with a shrug, as if to say, Let’s pretend this didn’t
happen.

Heat suffused Sarah’s cheeks. “Most
likely.”

As Jane retreated to her office,
talking into the phone, Sarah wondered why Daniel was moving back
to Southern California. But then, she’d never understood why a
physician skilled in advanced surgical techniques had joined a
small-town clinic far from a major hospital.

Apparently he had a daughter. Was he
married? But with a wife in the picture, why the need for an
overnight sitter?

Jane reappeared. Fortyish and angular,
she zeroed in on her point, as usual.. “Is Daniel likely to be a
problem?”


I’m sorry I spoke so
harshly.”

The older doctor waved off the
apology. “Luke and I should have consulted you.” Her husband, Dr.
Van Dam, was also her business partner.


It’s water under the
bridge. It’ll be fine,” Sarah assured her.


You didn’t sound like it
was fine.”

She might as well explain. “We had an
affair and he dumped me.”

Jane winced. “Oh, dear. Was it the
let’s-just-be-friends sort of dumping?”


No, it was the
eat-my-dust kind of dumping.” Sarah had had trust issues with men
ever since. “We made wild sock-flinging love. The next thing I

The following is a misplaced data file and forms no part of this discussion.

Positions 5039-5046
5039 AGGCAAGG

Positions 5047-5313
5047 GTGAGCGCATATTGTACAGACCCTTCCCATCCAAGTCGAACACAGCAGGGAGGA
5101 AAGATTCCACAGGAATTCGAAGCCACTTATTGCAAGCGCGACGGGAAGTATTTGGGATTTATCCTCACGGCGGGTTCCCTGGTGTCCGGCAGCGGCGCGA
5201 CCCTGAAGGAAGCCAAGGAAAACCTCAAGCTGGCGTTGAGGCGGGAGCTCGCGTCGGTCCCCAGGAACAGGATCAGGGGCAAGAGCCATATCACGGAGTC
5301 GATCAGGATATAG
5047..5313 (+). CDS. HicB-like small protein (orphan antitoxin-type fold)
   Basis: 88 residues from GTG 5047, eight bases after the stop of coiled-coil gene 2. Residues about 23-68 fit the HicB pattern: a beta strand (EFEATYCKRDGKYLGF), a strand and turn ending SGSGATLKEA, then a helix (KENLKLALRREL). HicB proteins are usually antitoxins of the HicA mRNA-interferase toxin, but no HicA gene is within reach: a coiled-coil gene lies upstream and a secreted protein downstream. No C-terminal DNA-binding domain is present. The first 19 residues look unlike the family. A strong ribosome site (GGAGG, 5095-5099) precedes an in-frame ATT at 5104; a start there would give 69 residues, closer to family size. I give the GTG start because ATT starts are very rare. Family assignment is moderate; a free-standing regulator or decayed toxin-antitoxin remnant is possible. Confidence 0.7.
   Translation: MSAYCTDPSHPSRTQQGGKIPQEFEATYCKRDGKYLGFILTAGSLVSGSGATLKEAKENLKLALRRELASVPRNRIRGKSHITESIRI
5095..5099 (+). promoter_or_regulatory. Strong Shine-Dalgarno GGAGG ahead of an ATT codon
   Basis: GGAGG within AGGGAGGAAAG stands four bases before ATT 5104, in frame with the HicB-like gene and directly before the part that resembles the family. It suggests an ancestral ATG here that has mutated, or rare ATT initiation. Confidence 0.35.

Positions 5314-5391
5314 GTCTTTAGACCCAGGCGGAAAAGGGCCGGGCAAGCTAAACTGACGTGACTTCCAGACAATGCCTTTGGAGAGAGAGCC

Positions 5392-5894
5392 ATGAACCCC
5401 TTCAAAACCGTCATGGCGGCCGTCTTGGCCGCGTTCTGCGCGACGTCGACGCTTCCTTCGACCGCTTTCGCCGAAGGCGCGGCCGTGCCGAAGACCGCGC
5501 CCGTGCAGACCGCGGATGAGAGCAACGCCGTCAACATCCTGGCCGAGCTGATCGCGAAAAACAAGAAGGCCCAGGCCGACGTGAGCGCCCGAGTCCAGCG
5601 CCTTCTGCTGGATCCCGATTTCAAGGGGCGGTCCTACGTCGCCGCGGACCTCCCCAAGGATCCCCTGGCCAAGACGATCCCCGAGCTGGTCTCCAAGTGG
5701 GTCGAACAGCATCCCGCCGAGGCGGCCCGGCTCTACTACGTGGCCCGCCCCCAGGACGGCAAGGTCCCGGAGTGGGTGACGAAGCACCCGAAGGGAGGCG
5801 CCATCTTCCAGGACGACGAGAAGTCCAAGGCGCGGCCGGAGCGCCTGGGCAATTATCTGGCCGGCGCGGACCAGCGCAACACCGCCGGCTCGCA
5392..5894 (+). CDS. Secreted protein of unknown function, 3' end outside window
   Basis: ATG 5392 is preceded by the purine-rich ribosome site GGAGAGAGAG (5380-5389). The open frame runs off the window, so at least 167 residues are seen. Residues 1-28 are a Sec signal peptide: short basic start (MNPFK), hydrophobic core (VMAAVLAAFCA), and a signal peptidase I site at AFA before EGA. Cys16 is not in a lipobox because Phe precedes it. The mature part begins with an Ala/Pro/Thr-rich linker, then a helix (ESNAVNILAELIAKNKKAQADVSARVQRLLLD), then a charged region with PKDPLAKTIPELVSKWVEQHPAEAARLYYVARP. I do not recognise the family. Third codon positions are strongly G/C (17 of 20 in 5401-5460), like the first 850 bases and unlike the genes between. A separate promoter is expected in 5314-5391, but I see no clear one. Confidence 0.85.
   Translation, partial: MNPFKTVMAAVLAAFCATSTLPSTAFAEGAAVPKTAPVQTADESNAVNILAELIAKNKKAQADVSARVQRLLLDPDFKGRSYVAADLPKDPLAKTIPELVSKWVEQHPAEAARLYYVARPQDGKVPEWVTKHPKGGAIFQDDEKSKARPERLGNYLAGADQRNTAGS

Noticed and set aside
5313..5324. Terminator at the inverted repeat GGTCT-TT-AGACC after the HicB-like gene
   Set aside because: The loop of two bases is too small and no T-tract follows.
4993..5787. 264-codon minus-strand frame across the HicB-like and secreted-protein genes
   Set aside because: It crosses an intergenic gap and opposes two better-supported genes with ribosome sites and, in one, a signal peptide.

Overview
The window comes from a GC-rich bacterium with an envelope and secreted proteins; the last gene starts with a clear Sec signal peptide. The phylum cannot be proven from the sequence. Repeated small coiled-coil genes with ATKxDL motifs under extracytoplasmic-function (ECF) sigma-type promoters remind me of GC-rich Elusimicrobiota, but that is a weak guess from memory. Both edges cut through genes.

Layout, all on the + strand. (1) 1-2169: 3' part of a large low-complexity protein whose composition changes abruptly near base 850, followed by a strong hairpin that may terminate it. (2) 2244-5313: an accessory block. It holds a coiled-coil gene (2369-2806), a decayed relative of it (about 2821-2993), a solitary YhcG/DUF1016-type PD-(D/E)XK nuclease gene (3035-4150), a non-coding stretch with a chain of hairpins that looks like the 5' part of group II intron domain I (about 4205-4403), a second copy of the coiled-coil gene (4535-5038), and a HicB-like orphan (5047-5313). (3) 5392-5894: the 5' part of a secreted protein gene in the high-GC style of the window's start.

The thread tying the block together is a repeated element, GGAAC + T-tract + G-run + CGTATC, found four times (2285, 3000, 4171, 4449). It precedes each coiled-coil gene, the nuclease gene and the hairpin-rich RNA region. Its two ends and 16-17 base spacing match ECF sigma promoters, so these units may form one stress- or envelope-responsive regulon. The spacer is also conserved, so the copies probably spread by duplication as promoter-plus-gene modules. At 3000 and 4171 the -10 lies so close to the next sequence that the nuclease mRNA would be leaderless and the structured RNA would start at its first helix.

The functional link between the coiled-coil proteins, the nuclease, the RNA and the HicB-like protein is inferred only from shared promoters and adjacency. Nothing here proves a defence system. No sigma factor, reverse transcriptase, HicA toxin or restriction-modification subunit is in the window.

knew, he stopped replying to my emails and texts, except to say how
busy he was. And he became very good at ducking around corners
whenever he saw me.” She couldn’t resist adding, “I guess he must
be married now.”


You mean the child?” Jane
said. “She’s his five-year-old niece. Her parents died about a year
ago, and he’s adopted her.”

Not too many single males would take
responsibility for a child, Sarah conceded with reluctant respect.
“Here’s my mother’s phone number.” She jotted it down.


Thanks.” Jane took the
slip of paper. “Are you okay for tonight? Not too
tired?”


No, but I think I’ll go
home and take a nap.” Sarah’s on-call shift began in a couple of
hours at the North Orange County Medical Center, a block from the
office.


Good idea.”

A catnap should cure her sleepiness.
In the meantime, Sarah resolved to put Daniel out of her thoughts.
She had no doubt he’d long ago banished her from his.

*

With experience born of long practice,
Sarah fell asleep the moment she lay down. An hour later, the alarm
dragged her into wakefulness.

That, and the fact that her mother was
sitting on the bed.


Good, you’re awake.”